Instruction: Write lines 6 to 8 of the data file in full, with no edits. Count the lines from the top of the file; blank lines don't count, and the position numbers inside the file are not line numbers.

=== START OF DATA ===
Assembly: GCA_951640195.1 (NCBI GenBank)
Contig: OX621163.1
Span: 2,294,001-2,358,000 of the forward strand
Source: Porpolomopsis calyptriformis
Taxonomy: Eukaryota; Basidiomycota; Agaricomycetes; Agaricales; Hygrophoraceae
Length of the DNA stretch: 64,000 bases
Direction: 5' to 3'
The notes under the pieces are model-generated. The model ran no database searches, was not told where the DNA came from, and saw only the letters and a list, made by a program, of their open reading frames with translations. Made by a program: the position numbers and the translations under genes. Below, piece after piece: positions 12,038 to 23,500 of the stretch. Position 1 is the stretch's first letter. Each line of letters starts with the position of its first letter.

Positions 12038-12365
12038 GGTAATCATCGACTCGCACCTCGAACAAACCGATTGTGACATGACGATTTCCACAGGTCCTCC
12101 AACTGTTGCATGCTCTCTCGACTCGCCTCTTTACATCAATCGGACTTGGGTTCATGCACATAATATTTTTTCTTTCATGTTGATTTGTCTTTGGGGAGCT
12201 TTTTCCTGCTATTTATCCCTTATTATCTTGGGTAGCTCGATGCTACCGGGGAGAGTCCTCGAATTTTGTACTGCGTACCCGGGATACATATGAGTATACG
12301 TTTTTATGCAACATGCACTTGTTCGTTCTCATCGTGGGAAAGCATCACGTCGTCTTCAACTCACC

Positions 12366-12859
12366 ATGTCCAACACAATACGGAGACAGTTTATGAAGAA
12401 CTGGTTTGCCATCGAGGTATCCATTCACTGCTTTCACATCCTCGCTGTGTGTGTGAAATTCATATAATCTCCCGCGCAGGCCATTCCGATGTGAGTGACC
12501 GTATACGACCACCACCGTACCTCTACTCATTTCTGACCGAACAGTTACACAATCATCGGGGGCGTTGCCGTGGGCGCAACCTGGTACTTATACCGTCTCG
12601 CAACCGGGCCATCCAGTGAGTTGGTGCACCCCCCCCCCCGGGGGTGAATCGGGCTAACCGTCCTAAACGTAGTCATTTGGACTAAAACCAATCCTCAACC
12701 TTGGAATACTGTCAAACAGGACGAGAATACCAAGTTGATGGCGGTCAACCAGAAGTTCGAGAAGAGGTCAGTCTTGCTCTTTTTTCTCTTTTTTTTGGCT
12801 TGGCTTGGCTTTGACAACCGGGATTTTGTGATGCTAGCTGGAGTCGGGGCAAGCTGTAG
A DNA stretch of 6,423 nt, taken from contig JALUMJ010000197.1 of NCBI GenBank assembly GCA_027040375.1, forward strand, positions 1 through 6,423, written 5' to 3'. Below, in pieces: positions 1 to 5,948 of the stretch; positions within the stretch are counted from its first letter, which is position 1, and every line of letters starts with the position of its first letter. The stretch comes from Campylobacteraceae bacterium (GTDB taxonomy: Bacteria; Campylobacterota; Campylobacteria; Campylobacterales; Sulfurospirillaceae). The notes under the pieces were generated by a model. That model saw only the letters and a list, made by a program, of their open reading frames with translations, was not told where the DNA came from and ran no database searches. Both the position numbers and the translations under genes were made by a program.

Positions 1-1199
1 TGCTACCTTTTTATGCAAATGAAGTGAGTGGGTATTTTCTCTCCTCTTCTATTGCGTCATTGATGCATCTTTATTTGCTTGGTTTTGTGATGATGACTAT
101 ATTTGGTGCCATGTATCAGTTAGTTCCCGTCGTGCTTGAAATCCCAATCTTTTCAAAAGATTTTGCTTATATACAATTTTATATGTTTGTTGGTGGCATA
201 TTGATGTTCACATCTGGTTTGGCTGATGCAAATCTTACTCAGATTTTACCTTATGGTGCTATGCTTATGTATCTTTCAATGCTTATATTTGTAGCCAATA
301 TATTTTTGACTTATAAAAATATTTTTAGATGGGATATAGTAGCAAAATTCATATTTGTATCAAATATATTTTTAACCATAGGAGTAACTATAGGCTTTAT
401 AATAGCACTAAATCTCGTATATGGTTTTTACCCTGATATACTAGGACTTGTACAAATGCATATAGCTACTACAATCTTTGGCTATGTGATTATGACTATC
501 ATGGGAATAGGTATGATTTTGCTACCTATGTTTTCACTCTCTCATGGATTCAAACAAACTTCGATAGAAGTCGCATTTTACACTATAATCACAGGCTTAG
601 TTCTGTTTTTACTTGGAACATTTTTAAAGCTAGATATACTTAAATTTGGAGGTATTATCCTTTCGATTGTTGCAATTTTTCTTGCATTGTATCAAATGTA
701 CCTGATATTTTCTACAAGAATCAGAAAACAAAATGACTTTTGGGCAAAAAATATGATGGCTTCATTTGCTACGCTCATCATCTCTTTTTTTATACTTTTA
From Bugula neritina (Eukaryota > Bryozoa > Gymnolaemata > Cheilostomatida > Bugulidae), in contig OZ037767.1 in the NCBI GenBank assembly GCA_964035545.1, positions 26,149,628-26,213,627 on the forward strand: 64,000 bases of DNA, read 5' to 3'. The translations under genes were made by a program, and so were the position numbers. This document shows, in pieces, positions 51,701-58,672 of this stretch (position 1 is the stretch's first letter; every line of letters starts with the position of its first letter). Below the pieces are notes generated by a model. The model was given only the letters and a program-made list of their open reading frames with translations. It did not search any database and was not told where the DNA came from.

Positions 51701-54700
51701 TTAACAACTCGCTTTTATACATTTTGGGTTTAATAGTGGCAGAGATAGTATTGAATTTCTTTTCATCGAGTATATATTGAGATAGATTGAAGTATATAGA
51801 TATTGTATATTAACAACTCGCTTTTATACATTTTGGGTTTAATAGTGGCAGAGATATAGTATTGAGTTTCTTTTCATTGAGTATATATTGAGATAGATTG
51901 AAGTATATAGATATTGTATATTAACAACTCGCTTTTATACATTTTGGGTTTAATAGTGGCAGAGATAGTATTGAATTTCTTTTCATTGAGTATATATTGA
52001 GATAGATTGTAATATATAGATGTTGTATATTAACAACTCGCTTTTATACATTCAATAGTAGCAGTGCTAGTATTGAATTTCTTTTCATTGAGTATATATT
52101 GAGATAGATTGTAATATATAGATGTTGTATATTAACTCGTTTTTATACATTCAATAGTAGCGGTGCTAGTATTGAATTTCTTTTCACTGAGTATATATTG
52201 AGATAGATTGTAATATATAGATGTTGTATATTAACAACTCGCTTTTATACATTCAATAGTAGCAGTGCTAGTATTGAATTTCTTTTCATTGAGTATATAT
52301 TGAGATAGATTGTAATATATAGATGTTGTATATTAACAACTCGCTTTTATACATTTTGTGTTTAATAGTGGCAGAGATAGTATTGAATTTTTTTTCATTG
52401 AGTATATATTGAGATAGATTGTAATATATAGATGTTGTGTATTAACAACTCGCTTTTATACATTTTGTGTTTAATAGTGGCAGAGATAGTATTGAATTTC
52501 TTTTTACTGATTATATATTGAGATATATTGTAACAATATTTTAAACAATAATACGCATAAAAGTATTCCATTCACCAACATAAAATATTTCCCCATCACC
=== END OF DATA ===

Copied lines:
Length of the DNA stretch: 64,000 bases
Direction: 5' to 3'
The notes under the pieces are model-generated. The model ran no database searches, was not told where the DNA came from, and saw only the letters and a list, made by a program, of their open reading frames with translations. Made by a program: the position numbers and the translations under genes. Below, piece after piece: positions 12,038 to 23,500 of the stretch. Position 1 is the stretch's first letter. Each line of letters starts with the position of its first letter.